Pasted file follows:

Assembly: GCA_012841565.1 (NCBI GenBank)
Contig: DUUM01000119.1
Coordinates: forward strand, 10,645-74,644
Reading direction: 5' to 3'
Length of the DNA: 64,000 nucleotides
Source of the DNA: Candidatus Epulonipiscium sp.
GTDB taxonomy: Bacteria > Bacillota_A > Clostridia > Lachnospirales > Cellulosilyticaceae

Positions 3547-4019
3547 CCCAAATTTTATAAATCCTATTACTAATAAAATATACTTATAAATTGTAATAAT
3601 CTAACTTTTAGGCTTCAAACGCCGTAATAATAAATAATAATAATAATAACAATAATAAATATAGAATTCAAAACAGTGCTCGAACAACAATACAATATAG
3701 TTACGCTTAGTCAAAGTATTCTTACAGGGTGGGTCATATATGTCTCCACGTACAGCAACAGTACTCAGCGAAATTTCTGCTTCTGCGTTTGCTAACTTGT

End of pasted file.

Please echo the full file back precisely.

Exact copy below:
Assembly: GCA_012841565.1 (NCBI GenBank)
Contig: DUUM01000119.1
Coordinates: forward strand, 10,645-74,644
Reading direction: 5' to 3'
Length of the DNA: 64,000 nucleotides
Source of the DNA: Candidatus Epulonipiscium sp.
GTDB taxonomy: Bacteria > Bacillota_A > Clostridia > Lachnospirales > Cellulosilyticaceae

Positions 3547-4019
3547 CCCAAATTTTATAAATCCTATTACTAATAAAATATACTTATAAATTGTAATAAT
3601 CTAACTTTTAGGCTTCAAACGCCGTAATAATAAATAATAATAATAATAACAATAATAAATATAGAATTCAAAACAGTGCTCGAACAACAATACAATATAG
3701 TTACGCTTAGTCAAAGTATTCTTACAGGGTGGGTCATATATGTCTCCACGTACAGCAACAGTACTCAGCGAAATTTCTGCTTCTGCGTTTGCTAACTTGT